At the end of fermentation, some lager brewers may allow the temperature to increase to 59°F (15°C) or higher to reduce diacetyl or bolster attenuation. Because the potential for yeast to produce esters is lessened after fermentation, there are few, if any, adverse flavor effects from a diacetyl rest.
The German Purity Law, a.k.a. the famous Reinheitsgebot, allows only four ingredients: malt, hops, water, and yeast. Therefore, carbonation must be produced by fermentation; industrially produced CO2 injected into the beer would be a verboten fifth ingredient.
Because cold temperatures provide for greater solubility of CO2 at lower pressures, there are fewer obstacles for naturally carbonating lagers compared to ales. Not only is natural carbonation free of taints and cost, but it also contributes a signature lager character: sulfur. Compared to ale, lager yeast produce more sulfur dioxide, which provides a crisp, struck-match aroma common in German lagers. Cold fermentation produces more sulfur, which is retained in greater quantities by trapping CO2 from fermentation, as compared to releasing it and force carbonating with industrial CO2 after fermentation.
Other Non-Fermentation Considerations
Malt and Hops.
At KC Bier, we use 100 percent imported malt and hops from Germany, and our yeast originated from a Bavarian monastery. Location and climate affect the terroir of malt and hops. European ingredients are not better than domestic ones, but they taste different. If the goal is to produce authentic German flavor, the ingredients matter.
We use a traditional three-temperature step mash, with at least one of the steps accomplished by decoction. We also use four different base malts. We brew pale lagers with pilsner malt, amber lagers with Vienna malt, brown lagers with Munich malt, and wheat beers with pale wheat malt. Rarely do we use caramel malt. Instead, we choose decoction to enhance the maltiness of the base malts and create a more balanced, subtle, nuanced character that embraces the essence of German brewing—balance and drinkability.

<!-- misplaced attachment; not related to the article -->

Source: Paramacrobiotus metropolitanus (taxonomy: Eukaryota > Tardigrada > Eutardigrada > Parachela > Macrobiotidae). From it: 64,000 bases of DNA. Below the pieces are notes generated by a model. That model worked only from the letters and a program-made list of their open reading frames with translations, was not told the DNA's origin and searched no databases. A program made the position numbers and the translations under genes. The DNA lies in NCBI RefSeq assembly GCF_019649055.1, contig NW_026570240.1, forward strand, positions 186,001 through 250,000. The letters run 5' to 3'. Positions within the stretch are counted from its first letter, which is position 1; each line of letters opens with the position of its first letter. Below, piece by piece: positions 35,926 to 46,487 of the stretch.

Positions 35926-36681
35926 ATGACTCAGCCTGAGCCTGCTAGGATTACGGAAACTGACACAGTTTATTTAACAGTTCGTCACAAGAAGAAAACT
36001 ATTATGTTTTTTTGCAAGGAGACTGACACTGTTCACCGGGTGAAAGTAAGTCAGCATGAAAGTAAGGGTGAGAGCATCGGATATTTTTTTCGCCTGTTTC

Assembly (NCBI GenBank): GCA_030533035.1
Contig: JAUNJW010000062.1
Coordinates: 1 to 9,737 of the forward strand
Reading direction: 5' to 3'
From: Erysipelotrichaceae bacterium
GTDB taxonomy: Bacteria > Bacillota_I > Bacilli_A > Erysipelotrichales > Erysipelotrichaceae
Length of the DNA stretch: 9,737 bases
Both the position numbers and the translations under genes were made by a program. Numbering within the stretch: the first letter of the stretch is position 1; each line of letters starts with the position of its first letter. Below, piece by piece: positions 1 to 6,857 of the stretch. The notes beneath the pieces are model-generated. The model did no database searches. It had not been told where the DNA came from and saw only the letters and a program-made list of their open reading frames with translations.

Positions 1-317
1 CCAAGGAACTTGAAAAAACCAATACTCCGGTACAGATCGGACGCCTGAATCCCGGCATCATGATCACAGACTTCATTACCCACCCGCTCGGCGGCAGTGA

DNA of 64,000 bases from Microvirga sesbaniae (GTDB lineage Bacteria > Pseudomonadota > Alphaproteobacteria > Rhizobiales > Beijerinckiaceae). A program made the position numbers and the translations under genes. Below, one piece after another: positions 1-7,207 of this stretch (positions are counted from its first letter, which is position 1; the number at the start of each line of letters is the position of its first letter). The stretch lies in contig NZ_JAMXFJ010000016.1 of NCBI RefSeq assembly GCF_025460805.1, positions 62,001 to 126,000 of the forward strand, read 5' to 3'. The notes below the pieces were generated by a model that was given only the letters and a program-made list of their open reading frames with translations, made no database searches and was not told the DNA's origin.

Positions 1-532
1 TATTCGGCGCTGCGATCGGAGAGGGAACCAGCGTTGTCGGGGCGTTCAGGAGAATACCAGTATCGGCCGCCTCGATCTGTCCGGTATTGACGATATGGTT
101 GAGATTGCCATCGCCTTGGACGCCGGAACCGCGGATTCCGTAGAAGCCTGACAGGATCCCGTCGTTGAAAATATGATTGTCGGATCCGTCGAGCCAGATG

Traditional lager brewing requires “more” than a typical ale fermentation. Because the “more” requires additional costs and resources to achieve very subtle, small, and incremental enhancements to flavor, there is always the temptation to take shortcuts by buying cheaper ingredients, skipping decoction, pitching less yeast, raising the fermentation temperature, shortening the conditioning time, or using artificial carbonation.
Really, who can tell the difference if one traditional step is bypassed? And if no one will notice one skipped step, why not skip two steps? Soon the lager character has died a death from a thousand small cuts. Cutting corners is exactly why most Americans associate lager with the terms “cheap” and “tasteless.” Lager beer done right deserves respect. It’s worth it to give more.
So, lager on, lager hard! Prost!